A Tiger Woods-free Masters? Yes and no, and ‘it’s weird’
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The Tiger-free Masters, USA Today columnist Christine Brennan called it, before explaining that it isn’t really Tiger free. “He’s missing, but he’s still very much present,” she writes. “There isn’t a news conference that goes by where his name doesn’t come up. The praise showered upon him by the young men who grew up idolizing him, the same men who are now taking over the game from him, is laudatory and enlightening. It’s part press conference, part oral history.” She also noted that “it’s weird.”
“A year ago, [Marc] Leishman was forced to flee Augusta National on the eve of the Masters when he received word that his wife, Audrey, had been hospitalized with potentially deadly Toxic shock syndrome. ‘I left everything at Augusta and flew home,’ Leishman said. ‘It was very scary, that was my first emotion, thinking that I wasn’t going to have a wife anymore and the boys weren’t going to have a mom.’” Mark Cannizzaro of the New York Post has his story.
Esteban Toledo, who played eight years on the PGA Tour, is now on the PGA Tour Champions, where he has won four times. This week? He’s at Augusta National. “Esteban Toledo was on a beach in Los Cabos, Mexico, earlier this year when his Masters dream finally came true via a text from fellow PGA Tour Champions player Sandy Lyle. ‘We’re going to walk those fairways together,’ Toledo recalled the message saying. Toledo, 53, never qualified for the Masters as a player in eight seasons on the PGA Tour…he always considered not making it to Augusta National as a void in his career. No matter. This week, Toledo will be between the ropes as the caddie for Lyle, the 1988 Masters champion, who agreed to put Toledo on his bag after being asked on the driving range at a recent PGA Tour Champions event,” Tom Spousta writes at Masters.com.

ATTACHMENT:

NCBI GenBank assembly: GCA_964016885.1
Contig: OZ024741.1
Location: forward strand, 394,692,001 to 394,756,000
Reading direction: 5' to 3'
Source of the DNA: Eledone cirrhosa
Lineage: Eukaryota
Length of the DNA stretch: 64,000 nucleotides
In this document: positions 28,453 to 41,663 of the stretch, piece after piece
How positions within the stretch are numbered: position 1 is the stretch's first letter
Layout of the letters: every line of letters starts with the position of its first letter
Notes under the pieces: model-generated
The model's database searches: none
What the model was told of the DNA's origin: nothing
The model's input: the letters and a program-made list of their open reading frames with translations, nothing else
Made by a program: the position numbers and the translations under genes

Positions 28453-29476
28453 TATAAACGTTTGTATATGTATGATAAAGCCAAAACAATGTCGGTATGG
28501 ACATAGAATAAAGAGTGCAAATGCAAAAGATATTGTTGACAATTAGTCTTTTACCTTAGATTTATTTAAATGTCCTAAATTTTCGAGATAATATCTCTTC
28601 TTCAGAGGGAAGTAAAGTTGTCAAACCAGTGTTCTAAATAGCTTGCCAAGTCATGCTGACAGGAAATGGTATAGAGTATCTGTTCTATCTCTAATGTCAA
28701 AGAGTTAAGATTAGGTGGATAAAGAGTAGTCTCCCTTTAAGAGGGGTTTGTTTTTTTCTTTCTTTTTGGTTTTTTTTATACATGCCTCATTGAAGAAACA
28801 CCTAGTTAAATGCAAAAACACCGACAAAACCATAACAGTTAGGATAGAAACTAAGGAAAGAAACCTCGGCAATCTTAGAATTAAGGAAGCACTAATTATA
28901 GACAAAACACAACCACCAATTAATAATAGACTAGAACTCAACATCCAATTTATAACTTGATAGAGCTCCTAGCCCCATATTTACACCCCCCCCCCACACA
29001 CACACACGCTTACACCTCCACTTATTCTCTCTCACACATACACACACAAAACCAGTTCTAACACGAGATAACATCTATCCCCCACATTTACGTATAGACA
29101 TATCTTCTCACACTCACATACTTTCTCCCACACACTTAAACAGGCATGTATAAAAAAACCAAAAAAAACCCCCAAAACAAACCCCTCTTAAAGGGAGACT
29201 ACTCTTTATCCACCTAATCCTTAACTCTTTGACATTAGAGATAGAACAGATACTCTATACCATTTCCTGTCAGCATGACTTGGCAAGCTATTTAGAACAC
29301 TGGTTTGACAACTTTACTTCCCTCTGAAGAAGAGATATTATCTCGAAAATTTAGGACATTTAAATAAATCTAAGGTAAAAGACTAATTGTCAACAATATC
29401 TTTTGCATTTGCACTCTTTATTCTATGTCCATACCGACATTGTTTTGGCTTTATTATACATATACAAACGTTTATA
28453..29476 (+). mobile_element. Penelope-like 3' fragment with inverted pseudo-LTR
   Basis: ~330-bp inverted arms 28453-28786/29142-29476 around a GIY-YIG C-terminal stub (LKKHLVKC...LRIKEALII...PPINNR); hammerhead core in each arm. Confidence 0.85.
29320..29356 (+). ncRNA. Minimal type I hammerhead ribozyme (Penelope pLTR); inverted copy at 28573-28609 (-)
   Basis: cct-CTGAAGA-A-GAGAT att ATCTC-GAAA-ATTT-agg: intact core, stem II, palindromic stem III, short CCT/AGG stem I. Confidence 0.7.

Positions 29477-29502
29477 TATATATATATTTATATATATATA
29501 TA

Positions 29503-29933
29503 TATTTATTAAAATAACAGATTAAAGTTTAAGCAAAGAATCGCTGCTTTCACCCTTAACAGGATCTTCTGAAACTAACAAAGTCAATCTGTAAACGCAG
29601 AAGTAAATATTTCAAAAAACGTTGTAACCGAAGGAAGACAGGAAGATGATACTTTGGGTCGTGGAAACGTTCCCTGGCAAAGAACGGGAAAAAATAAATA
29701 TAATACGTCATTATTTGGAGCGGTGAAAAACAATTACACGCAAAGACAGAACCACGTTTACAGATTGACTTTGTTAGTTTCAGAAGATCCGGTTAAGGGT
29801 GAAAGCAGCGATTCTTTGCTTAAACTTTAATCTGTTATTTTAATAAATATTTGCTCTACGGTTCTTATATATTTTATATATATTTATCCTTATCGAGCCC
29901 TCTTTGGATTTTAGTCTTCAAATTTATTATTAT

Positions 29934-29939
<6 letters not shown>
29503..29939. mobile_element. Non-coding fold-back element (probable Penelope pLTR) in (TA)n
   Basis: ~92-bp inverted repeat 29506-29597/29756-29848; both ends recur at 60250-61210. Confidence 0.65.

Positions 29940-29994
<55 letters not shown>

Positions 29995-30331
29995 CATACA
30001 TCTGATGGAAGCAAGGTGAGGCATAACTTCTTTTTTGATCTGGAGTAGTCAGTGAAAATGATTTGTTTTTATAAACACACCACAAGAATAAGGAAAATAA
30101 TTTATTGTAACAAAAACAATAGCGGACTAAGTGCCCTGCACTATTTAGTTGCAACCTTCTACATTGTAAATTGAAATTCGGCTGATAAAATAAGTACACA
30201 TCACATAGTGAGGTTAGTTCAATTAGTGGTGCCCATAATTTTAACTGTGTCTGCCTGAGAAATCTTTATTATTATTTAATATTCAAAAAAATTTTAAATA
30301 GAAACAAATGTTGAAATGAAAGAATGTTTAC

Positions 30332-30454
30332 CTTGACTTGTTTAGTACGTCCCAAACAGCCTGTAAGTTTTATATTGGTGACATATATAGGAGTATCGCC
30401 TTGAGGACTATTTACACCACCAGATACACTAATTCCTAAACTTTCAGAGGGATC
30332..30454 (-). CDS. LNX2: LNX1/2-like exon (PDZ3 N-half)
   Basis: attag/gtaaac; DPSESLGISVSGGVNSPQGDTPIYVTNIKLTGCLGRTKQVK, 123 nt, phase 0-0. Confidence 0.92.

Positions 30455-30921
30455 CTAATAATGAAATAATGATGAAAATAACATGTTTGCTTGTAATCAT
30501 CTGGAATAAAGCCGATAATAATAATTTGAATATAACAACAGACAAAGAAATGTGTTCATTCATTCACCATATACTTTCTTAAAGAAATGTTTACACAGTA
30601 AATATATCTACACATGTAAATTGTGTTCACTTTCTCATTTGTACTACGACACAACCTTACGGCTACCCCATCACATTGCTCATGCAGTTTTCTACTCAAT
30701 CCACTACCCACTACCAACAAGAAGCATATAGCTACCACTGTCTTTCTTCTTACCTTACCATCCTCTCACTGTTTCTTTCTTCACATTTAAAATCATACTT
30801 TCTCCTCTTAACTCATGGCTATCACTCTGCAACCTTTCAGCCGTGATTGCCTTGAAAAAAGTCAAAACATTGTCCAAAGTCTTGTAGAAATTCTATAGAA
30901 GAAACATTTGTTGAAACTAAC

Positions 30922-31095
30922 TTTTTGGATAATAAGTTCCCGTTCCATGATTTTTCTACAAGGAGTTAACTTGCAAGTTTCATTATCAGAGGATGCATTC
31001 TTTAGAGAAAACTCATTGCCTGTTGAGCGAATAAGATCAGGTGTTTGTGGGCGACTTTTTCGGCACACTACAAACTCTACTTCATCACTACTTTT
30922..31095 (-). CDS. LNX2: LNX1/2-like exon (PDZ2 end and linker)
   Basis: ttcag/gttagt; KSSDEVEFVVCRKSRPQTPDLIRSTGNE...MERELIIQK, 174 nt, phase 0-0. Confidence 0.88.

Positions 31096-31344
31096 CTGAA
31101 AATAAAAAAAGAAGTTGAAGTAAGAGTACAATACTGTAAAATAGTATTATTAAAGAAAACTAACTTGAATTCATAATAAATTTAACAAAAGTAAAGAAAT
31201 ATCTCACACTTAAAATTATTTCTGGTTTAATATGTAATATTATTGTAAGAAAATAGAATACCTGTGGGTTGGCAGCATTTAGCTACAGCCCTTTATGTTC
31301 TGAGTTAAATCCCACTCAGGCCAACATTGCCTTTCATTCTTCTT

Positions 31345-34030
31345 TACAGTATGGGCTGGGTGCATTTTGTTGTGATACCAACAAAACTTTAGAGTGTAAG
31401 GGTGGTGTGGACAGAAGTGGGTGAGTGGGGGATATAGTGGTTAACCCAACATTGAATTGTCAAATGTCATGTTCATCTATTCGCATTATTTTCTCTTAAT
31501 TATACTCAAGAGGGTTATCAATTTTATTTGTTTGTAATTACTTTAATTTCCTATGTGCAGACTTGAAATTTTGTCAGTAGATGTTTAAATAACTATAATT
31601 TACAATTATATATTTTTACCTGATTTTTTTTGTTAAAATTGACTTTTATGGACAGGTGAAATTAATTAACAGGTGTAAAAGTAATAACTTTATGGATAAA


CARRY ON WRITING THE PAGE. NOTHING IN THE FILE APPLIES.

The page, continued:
“Imagine someone giving you Super Bowl tickets. On the 50-yard line, no less. As you head into the stadium, rejoicing over your good fortune, you're told there has been a change. You'll be sitting in a suite with the Manning family. And before kickoff, you're invited onto the field. Would you like to kick an extra point? This is the closest equivalent to Berckmans Place, the high-end hospitality at Augusta National that actually has no equal and is shrouded in secrecy, like so much of the club,” Teddy Greenstein of the Chicago Tribune writes in this story on what an ESPN executive described as Xanadu.